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Re: Unit Appearance Diversity

Post by TrashMan »

Something like that (mix and match) is FAR easier to do with 3D than it is with 2D.
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Re: Unit Appearance Diversity

Post by deoxy »

TrashMan wrote:Something like that (mix and match) is FAR easier to do with 3D than it is with 2D.
Actually, the problem isn't "2D vs 3D" at all - it's pixel resolution. This is SPRITE art, where the placement of each individual pixel has noticeable affects on the whole piece. In general, 2D art is easier than 3D, not harder, we're just used to full models that we can add an object to, using very advanced and powerful modeling tools.
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Re: Unit Appearance Diversity

Post by Max »

deoxy wrote:Actually, the problem isn't "2D vs 3D" at all - it's pixel resolution. This is SPRITE art, where the placement of each individual pixel has noticeable affects on the whole piece. In general, 2D art is easier than 3D, not harder, we're just used to full models that we can add an object to, using very advanced and powerful modeling tools.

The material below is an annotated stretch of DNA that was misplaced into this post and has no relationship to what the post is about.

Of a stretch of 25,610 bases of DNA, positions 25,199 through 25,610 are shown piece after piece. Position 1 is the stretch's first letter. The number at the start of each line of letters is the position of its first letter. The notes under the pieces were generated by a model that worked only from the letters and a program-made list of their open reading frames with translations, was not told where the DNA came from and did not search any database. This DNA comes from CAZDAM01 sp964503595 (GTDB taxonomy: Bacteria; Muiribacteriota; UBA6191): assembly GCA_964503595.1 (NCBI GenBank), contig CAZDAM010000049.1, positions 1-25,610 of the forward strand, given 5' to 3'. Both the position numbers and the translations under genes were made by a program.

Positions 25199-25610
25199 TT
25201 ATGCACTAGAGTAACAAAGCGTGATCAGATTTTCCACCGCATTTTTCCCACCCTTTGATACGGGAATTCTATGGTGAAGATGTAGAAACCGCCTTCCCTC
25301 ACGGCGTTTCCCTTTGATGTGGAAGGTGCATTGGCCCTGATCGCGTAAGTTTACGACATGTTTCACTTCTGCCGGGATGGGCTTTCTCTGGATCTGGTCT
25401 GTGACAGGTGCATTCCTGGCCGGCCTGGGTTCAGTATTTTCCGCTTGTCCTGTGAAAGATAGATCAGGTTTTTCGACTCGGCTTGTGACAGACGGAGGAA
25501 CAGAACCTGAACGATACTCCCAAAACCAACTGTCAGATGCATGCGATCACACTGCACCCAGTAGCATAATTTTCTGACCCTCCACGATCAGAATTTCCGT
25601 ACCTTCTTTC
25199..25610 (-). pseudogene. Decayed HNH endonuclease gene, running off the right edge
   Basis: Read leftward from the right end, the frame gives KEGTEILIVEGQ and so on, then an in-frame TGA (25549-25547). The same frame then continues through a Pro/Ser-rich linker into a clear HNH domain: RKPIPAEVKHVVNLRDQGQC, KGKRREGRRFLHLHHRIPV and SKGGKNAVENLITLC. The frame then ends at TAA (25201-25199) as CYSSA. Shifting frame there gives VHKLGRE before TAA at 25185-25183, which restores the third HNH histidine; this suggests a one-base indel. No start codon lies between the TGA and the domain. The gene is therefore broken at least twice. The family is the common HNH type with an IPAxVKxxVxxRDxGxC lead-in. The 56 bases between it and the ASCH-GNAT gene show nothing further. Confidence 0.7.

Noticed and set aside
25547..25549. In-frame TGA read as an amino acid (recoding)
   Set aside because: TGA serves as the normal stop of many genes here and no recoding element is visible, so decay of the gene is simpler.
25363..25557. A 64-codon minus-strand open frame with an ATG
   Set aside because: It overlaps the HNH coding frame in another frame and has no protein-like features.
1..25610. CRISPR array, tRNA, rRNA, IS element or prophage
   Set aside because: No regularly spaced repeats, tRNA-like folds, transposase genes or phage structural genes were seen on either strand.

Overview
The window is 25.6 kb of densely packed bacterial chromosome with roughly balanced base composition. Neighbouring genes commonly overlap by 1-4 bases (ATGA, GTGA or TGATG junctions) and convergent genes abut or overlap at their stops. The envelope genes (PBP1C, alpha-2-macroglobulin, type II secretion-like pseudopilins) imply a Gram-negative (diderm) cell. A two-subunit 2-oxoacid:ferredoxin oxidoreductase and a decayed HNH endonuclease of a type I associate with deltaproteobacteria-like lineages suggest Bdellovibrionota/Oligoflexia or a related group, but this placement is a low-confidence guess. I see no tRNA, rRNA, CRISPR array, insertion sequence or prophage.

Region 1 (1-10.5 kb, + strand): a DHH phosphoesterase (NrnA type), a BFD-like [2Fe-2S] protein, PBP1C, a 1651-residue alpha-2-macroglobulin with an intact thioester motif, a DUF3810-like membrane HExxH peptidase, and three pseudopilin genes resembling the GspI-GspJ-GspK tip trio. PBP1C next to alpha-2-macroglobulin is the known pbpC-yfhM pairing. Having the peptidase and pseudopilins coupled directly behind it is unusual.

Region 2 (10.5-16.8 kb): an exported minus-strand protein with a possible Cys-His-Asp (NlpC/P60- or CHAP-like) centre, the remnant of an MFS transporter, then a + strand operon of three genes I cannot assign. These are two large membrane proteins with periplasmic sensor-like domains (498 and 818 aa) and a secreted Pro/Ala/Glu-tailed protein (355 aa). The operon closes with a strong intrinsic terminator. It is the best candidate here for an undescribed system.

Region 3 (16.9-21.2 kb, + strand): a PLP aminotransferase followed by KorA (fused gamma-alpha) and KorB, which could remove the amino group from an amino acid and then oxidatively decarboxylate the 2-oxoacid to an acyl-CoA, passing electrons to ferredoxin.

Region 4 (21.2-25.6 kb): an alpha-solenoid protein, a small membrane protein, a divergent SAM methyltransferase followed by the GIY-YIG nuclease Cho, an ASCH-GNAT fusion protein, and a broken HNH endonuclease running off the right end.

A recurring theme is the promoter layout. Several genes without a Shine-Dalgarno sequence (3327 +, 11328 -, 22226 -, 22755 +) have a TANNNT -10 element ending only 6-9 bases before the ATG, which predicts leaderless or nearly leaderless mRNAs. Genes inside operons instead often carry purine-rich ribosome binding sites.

if someone created a sufficiently detailed 3D model, using software like blender - and used this to create all the sprites? I'm not really convinced that this wouldn't work well - at least for large sprites as in wesnoth.

How did all the commercial games create there sprites back in the 2D days? Some had really smooth animations. I'd imagined that using a 3D model takes more times for just a couple of frames, but pays of if you need much more. I would also assume you need less skills to create sprites using this approach (things like anatomy are already built in the base models)

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Re: Unit Appearance Diversity

Post by thespaceinvader »

To quote a great actor, money dear boy. It's much easier to get large amounts of good quality work of any sort, but particularly drudgy work like this would be, when you pay the workers...
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Re: Unit Appearance Diversity

Post by Dave »

Max2008 wrote: How did all the commercial games create there sprites back in the 2D days? Some had really smooth animations.
How many had anywhere near as many units as Wesnoth?

But besides, in commercial game development, artists are relatively cheap. In Open Source game development, they are relatively expensive.

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Re: Unit Appearance Diversity

Post by zookeeper »

Max2008 wrote:How did all the commercial games create there sprites back in the 2D days?
Some used 3D models, some used drawn pixel art.